Jesus calls the Spirit another Advocate. Jesus was the first Advocate for us. Jesus was definitely a force on the move. Think of his meals with outcasts and sinners. Think of the healing and preaching. The travels between Galilee and Jerusalem. The story of Jesus is not a story of private feelings and comfort, but of action.

This Advocate, Jesus promises, will be “with us….in us.” Jesus himself will be “in” the disciples, as he is “in the Father” and as the disciples will be “in” him. Is it enough to imagine some kind of mystical union? Is the indwelling of Christ, or the Spirit of truth like a sense of warmth or a feeling of confidence? Is it an abstract notion or a state of grace?

When Jesus stands in front of Pilate to answer the “truth question,” we see the truth standing there. Watch Jesus and we will find out what truth is. We can’t see the Spirit, but we can see Jesus. We can see him healing and teaching and dying in his faithfulness. In the Gospel, we see Jesus operating in community, with his disciples and with others he serves. Jesus is present and active with groups of people – real people who sometimes struggle just to get along and who at other times enjoy sharing their successes, their hopes, and their questions. Sounds a little like us these days.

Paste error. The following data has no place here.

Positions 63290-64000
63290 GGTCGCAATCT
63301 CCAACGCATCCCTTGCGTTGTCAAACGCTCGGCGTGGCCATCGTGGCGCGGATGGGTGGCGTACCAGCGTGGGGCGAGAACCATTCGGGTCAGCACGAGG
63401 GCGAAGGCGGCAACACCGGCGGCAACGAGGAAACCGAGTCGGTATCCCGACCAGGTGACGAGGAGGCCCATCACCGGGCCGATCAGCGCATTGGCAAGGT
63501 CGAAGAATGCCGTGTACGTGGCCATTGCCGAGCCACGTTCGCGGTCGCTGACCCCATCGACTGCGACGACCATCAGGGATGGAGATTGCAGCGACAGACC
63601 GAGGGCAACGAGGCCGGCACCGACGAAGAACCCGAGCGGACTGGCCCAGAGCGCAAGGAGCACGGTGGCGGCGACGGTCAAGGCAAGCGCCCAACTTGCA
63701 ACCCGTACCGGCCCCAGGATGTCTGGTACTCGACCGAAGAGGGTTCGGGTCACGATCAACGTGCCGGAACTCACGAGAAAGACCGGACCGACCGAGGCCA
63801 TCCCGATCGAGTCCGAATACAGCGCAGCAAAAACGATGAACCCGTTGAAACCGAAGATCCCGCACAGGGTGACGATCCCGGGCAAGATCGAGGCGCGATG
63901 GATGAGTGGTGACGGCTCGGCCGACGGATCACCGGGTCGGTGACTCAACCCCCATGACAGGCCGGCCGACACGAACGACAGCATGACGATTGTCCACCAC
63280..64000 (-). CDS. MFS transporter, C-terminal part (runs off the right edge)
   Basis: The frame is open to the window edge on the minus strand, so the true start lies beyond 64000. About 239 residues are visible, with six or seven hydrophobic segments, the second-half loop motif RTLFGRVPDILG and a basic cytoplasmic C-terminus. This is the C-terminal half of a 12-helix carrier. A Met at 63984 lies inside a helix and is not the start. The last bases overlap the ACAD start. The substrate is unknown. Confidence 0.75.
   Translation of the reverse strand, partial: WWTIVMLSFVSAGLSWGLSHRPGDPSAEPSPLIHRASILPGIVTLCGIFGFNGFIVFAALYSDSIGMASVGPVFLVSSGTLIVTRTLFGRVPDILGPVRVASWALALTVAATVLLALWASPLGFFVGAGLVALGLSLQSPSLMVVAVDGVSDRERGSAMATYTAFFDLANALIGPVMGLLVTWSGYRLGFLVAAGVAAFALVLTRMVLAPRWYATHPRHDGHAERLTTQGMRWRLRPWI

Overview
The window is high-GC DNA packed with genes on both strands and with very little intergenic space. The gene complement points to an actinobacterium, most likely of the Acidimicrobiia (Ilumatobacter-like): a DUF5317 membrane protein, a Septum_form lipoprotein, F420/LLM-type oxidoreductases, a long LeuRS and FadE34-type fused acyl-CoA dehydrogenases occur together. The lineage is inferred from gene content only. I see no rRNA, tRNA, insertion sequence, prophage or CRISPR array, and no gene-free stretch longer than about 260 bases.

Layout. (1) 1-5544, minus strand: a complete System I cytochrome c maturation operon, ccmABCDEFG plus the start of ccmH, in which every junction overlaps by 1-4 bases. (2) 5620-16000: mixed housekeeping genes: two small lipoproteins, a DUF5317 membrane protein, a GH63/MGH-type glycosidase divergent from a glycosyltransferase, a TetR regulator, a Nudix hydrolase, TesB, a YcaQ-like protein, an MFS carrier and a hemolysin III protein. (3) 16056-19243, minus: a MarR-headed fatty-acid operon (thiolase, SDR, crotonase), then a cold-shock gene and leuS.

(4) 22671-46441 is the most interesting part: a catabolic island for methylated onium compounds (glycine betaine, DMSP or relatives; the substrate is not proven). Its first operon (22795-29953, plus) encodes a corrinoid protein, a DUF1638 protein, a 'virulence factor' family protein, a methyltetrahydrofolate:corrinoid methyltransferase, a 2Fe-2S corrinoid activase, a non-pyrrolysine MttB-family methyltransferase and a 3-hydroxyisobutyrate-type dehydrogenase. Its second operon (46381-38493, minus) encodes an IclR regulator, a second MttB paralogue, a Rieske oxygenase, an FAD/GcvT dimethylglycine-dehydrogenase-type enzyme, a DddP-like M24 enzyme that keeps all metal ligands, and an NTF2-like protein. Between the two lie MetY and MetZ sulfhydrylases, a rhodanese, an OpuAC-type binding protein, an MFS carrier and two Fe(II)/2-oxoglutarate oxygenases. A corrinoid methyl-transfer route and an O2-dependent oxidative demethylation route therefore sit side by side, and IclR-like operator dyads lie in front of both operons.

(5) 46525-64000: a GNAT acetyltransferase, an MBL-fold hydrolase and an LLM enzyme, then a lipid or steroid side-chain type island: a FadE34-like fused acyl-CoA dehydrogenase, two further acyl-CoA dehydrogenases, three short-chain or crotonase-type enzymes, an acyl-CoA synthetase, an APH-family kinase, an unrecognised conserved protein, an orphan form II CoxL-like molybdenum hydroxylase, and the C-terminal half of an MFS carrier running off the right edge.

So, when Jesus promises to be “in” his disciples, and promises that they will be “in” him, it seems clear that he is promising more than mystical union with people. Everything we know about Jesus suggests someone operating as an active presence in a community. Could this help lead us to dwell less on ourselves, our own worthiness and focus our energy, our gifts on an active life of faithful service?